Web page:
WHEN: Sunday, June 5, 2022 | 4:00 pm – 11:00 pm EDT
WHERE: Selina Chelsea Hotel New York City, 518 West 27th Street, New York, NY 10001
WHO: The public is invited to attend. Click here to sign up. Sponsored by Blue Planet Alliance, Peace Boat US, Mana Pacific, and The Convergence.
EVENT 2: CONEY ISLAND BEACH CLEAN-UP
WHAT: The public is invited to the beach clean-up, yoga, and picnic lunch at Coney Island on Saturday, June 11. Help us preserve the ocean and our beautiful coastline by participating in our community clean-up. This year we are also encouraging participants to bike to the beach if possible, as part of our commitment to wellness and environmental sustainability. There will be two groups cycling; departure locations and times are below.
Participants will also be eligible for special discounts from our partners at Coney Island Boardwalk venues, including the NY Aquarium for entry on June 11.
Following the beach clean-up, yoga instructor Annie Evasick will lead a special yoga and mindfulness session on the beach with our partner Samantha Frick from Mana Pacific, and opening words by Cassia Patel from Oceanic Global. The “Yo Yo Yoga Project” is a collective of yoga instructors and DJs advocating for health and wellness events in the music industry. As a staple at multiple venues and music festivals around the world, their goal is to make health and wellness welcoming, fun, and accessible to everyone!
In the evening, we’ll be organizing a music and art reception to follow and will be sharing more details soon.
WHEN/WHERE: Saturday, June 11, 2022
8am – 10am: Bike Ride to Coney Island
Join us on your bicycle as we ride to the beach for the day from one of the following two locations:
8:00 am – Depart from Pollyn, 115 Broadway, Brooklyn
9:00 am – Depart from Prospect Park and 15th St. entrance
10 am – 12 pm: Beach Clean-up at Coney Island
Registration begins at 9:45 am on the Coney Island Boardwalk at West 8th Street near the New York Aquarium.
12pm – 2pm: Yoga
Please bring a towel, water bottle, and lunch for a community picnic.
WHO: The public is invited to attend. Click here to sign up. Sponsored by Blue Planet Alliance, Peace Boat US, The Convergence, and Mana Pacific.
EVENT 3: GLOBAL BEACH CLEAN-UPS
WHAT: Representatives of Blue Planet Alliance’s Global Ambassador program from Palau and Guam will be facilitating these beach clean-ups in their respective communities.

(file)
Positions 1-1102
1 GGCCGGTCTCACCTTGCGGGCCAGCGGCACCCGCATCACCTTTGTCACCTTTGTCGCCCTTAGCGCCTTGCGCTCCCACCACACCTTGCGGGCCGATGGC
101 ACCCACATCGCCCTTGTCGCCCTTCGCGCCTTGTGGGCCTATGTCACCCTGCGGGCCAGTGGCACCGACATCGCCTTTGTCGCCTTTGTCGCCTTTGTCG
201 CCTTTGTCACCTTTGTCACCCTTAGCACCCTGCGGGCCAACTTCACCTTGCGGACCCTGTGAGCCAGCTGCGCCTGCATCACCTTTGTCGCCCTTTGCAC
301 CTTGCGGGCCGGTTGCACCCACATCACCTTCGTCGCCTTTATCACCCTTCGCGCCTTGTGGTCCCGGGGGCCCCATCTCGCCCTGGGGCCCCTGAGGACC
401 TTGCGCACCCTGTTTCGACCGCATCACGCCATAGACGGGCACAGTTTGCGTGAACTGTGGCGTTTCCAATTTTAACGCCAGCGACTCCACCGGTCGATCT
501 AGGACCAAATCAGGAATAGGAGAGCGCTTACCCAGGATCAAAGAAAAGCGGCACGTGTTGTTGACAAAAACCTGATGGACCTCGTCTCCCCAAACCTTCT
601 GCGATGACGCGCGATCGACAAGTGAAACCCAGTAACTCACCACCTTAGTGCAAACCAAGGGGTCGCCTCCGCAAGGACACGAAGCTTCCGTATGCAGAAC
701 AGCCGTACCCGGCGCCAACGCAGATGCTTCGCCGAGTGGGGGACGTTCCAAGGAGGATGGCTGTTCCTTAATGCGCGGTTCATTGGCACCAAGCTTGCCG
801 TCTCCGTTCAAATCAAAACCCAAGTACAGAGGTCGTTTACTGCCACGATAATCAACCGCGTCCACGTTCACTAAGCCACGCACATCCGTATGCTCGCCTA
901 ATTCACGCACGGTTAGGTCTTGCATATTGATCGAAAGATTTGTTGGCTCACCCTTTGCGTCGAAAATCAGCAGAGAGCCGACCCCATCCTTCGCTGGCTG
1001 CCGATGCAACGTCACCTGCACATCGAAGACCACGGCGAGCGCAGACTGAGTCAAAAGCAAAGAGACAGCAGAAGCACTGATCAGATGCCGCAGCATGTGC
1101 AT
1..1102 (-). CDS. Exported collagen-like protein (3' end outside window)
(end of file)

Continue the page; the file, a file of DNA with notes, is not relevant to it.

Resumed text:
WHEN: Saturday, June 11, 2022
WHO: The public is invited to attend. Check this page later this week for more information.
EVENT 4: WORLD OCEANS FESTIVAL
WHAT: Magical brands come together to celebrate and raise money for the oceans through multiple mediums of music, wellness, arts and culture. This event will bring together many amazing nonprofits, creative communities, musicians, artists, healers, and Brooklyn’s diverse and multi-dimensional culture for a great cause to support ocean education for the youth. This will be a full day of music from top talents, both live and with DJs; wellness spa services and experiences; guest speakers on various ocean initiatives; a variety of different styles of artists and artisan pop-up markets, yoga, and sound healing to start the event at Prospect Park around the corner from the main venue and a total of 12 hours of thoughtful and exciting programming. This will be a World Oceans Week closing celebration.
The event includes:
Access to 12 hours of programming, starting with Yoga and Sound Healing in Prospect Park
Multiple live music concerts, with jazz, flamenco, and various cultures, as well as DJ electronic, world, house, disco, funk, and deep house sets mixed with live hybrid acts
Multiple sound-healing experiences and concerts in a magical Himalayan salt cave with salt therapy
Guest speakers on various ocean initiatives
Multiple-artist exhibits both NFT, digital, performance, live painting, and immersive digital soundscapes
Two hours of award-winning short films on the ocean, with directors and Q&A opportunities
A Cacao ceremony and breathwork experience